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Publication numberUS366169 A
Publication typeGrant
Publication dateJul 5, 1887
Filing dateAug 6, 1886
Publication numberUS 366169 A, US 366169A, US-A-366169, US366169 A, US366169A
InventorsJohn W. Hyatt
Export CitationBiBTeX, EndNote, RefMan
External Links: USPTO, USPTO Assignment, Espacenet
John w
US 366169 A
Abstract  available in
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Claims  available in
Description  (OCR text may contain errors)

(No Model.)

'J. W, HYATT.

INJEGTOR FOR AERATION OP WATER.

Patented July 5, R887.

UNITED rrares ArnNr JOHN W'. HYATT, OF NEWARK, NEW JERSEY, ASSIGNOR TO THE HYATT PURE VATER COMPANY, OF SAME PLACE.

INJECTOR FOR AERATION OF WATER.

SPECIFICATION forming part of Letters Patent No. 366,169, dated J'uly 5, 1887.

Application filed Augnst, 1886. Serial No. 210,159. (No model.) i

To @ZZ whom it 'may concern:

Be it-known that I, JOHN W. HYATT, a citizen of the United States, residing at Newark, Essex-county, New Jersey, have invented certain new and useful Improvements in In jectors for Aeration of Tater and for other Purposes, fully described and represented in the following specification and thel aecompanying drawings,forming a part of the same.

larly to furnish a means of mingling air in a fine state of subdivision with a moving current of water to aerate the water in a process for purifying the same; and it consists in a series of sheet-metal tunnels or thin conical disks slightly separated from one another by proj ections -formed thereon, in combination with pipe-nozzles at the opposite ends, and means, as screw-rods, for clamping the nozzles and pile of disks together.

Figure l is a central longitudinal section of lthe injector on line :c a2 in Fig. 2, which figure is a plan ofthe same. Fig. 8 is a side view of the conical disks secured together by soldered straps. Fig. i is a view at the lower end of such disks. Fig. 5 is a plan view of a single disk with four corrugations;- and Fig. 6 is an edge view of the same, a portion of the soldered strap being shown in each view. Fig. 7 is a perspective View of one disk provided with four clips, and Fig. 8 is a perspective view of one clip detached.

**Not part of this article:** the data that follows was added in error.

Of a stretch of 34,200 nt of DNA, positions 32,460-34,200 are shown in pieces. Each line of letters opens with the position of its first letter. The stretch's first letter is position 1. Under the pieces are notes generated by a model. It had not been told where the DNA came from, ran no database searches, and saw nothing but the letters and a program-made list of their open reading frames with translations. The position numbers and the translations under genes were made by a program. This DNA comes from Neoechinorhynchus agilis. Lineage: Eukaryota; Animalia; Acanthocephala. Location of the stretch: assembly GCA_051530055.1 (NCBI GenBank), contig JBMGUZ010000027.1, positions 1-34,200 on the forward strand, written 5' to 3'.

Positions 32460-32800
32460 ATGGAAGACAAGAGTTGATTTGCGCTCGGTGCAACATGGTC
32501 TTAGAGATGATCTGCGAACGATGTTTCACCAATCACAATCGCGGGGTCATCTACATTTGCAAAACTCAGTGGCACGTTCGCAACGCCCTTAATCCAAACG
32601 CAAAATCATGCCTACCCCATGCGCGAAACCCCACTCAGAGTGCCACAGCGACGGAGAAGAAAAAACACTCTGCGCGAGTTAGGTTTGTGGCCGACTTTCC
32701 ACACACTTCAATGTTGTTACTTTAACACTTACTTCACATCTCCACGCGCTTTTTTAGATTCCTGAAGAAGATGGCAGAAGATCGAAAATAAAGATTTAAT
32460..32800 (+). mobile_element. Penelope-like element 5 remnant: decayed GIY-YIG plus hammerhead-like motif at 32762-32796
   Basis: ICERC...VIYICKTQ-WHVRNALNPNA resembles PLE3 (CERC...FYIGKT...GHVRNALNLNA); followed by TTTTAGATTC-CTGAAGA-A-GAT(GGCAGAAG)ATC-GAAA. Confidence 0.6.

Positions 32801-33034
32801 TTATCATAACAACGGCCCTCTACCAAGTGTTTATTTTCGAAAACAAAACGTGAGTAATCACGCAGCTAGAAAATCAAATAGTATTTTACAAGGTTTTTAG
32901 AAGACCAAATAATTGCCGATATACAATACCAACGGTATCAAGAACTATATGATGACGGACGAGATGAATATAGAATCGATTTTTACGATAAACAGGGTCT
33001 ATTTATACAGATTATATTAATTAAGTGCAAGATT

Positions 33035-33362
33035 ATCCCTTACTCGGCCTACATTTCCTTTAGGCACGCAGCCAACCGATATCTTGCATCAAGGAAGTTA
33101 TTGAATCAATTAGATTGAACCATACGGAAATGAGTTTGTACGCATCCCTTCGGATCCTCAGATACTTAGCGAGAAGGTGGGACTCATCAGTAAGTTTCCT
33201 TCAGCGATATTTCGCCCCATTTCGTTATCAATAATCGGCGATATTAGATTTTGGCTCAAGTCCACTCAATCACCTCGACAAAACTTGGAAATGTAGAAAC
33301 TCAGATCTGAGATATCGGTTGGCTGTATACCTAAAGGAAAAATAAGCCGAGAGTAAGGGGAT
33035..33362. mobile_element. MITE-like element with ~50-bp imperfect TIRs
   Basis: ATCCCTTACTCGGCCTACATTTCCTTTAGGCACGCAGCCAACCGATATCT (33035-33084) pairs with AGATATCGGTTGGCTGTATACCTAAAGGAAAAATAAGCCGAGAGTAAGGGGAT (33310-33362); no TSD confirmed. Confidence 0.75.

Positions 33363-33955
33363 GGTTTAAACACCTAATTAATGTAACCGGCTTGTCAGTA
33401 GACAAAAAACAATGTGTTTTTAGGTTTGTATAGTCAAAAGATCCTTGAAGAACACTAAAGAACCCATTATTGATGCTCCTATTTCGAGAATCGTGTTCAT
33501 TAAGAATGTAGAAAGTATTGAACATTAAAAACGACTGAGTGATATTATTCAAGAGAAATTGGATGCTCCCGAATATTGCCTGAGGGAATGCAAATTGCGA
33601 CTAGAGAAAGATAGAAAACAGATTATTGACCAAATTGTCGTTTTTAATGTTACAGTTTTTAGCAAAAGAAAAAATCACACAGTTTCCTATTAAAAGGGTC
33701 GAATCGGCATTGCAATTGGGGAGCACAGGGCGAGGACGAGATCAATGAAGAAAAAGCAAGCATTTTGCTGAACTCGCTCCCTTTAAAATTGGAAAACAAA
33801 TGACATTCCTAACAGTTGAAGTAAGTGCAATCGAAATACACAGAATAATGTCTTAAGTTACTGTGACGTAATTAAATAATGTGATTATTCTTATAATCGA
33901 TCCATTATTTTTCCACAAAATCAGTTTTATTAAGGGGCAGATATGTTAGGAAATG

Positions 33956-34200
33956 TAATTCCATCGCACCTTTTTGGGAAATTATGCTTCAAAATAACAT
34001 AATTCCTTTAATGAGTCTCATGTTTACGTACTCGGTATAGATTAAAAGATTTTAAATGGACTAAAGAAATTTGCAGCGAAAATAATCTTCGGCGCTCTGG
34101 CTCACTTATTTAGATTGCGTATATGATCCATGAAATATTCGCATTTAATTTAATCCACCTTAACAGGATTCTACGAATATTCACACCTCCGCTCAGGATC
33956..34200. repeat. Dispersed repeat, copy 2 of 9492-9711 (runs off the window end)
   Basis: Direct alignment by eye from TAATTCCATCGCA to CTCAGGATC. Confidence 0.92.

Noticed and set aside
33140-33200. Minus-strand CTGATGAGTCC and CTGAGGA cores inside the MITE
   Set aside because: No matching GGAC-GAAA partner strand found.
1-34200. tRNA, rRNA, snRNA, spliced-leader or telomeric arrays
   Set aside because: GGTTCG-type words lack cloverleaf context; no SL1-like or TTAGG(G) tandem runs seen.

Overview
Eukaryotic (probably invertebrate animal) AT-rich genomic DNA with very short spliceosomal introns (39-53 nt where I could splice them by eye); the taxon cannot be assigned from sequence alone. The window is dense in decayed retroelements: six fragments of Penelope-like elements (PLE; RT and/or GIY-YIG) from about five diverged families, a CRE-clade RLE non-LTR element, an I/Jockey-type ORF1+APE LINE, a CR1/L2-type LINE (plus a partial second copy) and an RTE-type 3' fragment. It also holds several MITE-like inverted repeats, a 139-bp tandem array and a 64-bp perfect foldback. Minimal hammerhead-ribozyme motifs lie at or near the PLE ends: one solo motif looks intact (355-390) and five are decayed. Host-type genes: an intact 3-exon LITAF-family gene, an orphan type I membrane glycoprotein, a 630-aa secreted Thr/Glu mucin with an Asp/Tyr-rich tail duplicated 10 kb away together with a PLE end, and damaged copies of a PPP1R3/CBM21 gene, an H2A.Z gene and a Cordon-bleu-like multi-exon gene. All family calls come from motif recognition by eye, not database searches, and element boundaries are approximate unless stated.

A is the outlet-nozzle, formed with a conical recess to fit the convex side of the disks, and provided with a screw-thread to t a pipe, A.

B represents the conical disks resting upon the conical recess of the nozzle A, and C spaces intervening between the disks for the passage of the air.

D is the inlet-nozzle, formed with a conical projection to fit within the upper disk, and provided with an inlet-opening corresponding to the aperture bin the center of each disk, and with a screw-thread to fit an inlet-pipe, D. The nozzles A and D are clamped together upon a pile of disks by rods E, which pass through lugs f, formed upon each of the nozzles, and are provided with nuts Gto press the disks or funnels together. Sleeves F are applied to the rodsA between the lugs f, and are made of suitable length to sustain the nozzles The object of this invention is more particuat the proper distance to hold the funnels in place. The funnels are separated sufficiently to permit a thin lm of air to pass between them, and their funnel'shape prevents them 55 from escaping when inserted between the nozzles, whether the latter are clamped tightly upon them or not. The tunnels are preferably formed of short sections of thin brass tubing stamped into a conical shape by suitable tools, 6.) and their separation may be effected by forming ribs or corrugations in the sheet metal during such stamping operation or by any other suitable means. Where the tunnels have been imperfectly stamped, it has not been found necessary in practice to form any projections thereon, as the slight inequalities in their co nical form suffice to permit the entrance of the thin film of air, as is required in my invention. The funnels or disks may also be made from 7o dat sheet metal by the well'known process of spinning. Such tunnels may be secured to gether by straps o, secured to the edges of the funnels by solder, as shown at p in Fig. 3. The fnnnels may, however, be separated by the ribs or corrugations g, (shown in Figs. 5 and 6,) or